What Personal Property Insurance Does Not Cover

Personal property insurance will replace or pay in part for your possessions if they are stolen or destroyed. Don’t be misled, however, as there are certain types of property or certain situations in which the full value of your goods are not covered.

Coverage Amounts

Most homeowners insurance policies provide personal property insurance as well. Typically, personal property is covered at 40% of the total coverage you have. In other words, a $100,000 policy on your home would provide $40,000 of coverage.

Defining Personal Property

A good general definition of personal property is those possessions in your home not attached to anything. For example, your cabinetry is attached to your home’s walls and would not be considered a personal possession even if you had them custom built. However, the plates or glasses in the cabinets are personal property.

Personal property includes your furniture, clothes and jewelry.

Cash Value Versus Replacement

Personal property coverage generally provides either cash value replacement or current value replacement. Cash value takes into account the age of your possession and reduces the payout amount the older the possession is. Current value simply replaces the items at today’s cost of similar item.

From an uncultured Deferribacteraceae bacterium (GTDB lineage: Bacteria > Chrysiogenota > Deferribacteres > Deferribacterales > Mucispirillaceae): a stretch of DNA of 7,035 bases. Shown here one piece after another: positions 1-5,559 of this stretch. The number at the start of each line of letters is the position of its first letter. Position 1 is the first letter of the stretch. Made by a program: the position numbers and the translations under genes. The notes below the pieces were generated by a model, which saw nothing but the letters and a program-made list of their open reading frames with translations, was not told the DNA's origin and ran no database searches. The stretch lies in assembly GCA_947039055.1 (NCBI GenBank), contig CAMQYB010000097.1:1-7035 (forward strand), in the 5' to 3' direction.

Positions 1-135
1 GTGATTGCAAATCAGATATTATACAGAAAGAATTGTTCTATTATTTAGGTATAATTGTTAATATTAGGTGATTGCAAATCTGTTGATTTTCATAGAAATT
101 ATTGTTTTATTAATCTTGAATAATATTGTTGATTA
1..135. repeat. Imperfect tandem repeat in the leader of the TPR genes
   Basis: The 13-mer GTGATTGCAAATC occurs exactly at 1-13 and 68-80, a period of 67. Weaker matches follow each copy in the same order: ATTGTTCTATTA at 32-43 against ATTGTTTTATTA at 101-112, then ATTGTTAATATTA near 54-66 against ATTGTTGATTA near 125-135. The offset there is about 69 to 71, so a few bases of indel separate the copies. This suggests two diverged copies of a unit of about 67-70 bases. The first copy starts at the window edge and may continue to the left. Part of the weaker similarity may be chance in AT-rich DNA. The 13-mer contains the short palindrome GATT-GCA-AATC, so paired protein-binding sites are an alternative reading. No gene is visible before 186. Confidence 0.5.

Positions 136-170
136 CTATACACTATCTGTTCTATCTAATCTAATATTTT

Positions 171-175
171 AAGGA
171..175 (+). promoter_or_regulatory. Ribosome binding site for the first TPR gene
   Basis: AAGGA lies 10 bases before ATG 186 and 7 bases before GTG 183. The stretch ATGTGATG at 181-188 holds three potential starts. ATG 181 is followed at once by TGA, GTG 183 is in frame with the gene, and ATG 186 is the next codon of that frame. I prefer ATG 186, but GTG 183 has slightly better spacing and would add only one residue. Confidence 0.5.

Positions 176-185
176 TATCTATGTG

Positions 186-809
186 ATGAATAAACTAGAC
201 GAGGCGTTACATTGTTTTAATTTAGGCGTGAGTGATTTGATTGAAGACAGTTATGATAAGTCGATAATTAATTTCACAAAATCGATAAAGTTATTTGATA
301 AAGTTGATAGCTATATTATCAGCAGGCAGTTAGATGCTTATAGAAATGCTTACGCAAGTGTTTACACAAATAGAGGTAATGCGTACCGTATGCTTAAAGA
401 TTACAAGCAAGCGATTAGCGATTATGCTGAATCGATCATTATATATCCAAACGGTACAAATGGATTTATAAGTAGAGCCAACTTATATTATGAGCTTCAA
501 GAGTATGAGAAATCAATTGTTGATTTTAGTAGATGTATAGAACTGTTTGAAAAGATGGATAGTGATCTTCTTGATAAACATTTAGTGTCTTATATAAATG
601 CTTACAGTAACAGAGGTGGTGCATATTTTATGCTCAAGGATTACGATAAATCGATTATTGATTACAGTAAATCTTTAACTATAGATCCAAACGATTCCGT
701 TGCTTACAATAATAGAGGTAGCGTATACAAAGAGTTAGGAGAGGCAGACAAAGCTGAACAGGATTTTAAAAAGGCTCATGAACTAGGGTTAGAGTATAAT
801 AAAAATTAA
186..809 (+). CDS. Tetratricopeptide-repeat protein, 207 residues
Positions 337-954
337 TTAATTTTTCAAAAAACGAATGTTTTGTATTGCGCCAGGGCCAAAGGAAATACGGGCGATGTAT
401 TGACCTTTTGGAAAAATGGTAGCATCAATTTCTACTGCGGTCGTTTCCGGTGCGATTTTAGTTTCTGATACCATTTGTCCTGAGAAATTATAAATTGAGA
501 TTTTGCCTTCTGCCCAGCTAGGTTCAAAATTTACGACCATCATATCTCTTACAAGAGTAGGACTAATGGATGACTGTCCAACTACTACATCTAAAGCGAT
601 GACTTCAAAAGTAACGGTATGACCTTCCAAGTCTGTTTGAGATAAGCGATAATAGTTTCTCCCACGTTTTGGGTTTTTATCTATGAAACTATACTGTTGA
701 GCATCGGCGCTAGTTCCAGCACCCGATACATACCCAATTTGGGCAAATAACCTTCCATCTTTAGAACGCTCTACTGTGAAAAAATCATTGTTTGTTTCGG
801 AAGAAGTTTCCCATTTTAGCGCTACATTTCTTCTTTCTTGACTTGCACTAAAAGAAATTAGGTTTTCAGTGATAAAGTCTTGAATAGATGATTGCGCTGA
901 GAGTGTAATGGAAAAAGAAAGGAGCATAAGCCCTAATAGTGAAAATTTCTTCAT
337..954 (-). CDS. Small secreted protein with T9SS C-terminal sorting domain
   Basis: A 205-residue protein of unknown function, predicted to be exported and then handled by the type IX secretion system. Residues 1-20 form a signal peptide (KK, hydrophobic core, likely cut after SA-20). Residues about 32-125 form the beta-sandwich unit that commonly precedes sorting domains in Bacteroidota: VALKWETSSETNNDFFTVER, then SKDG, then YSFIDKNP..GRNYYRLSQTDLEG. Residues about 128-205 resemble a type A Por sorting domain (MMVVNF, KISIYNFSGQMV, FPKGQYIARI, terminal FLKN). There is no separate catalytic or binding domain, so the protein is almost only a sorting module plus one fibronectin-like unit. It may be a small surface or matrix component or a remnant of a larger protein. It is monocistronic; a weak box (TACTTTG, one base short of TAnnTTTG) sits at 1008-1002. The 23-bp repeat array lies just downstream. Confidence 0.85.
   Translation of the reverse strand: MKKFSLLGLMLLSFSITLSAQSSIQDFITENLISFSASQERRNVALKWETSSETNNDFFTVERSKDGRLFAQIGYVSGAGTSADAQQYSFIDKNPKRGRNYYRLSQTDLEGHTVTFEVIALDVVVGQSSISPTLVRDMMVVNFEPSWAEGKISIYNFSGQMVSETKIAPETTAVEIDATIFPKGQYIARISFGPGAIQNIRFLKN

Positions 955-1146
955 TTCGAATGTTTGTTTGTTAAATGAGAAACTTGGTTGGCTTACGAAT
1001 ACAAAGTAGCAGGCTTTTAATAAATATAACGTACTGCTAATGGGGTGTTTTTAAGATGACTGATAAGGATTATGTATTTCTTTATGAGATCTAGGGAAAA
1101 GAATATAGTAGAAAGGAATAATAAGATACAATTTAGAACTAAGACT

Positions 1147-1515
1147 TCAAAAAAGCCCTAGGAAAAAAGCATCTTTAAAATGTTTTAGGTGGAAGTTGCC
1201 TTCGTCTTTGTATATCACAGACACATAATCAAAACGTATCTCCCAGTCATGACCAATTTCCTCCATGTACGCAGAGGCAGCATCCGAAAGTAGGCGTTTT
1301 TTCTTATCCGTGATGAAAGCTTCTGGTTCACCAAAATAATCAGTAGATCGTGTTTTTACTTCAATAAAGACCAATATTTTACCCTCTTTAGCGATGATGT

Limits on Coverage

In either case, specialty possessions such as antiques, very high-end electronics and certain jewelry might be covered only to certain amounts, regardless of their value or replacement cost.

Additional Coverage

If you have specialty items or items in excess of the typical personal property insurance coverage in your homeowners policy, most insurance companies offer stand-alone personal property policies. Such coverage is important whether you own or rent your home.



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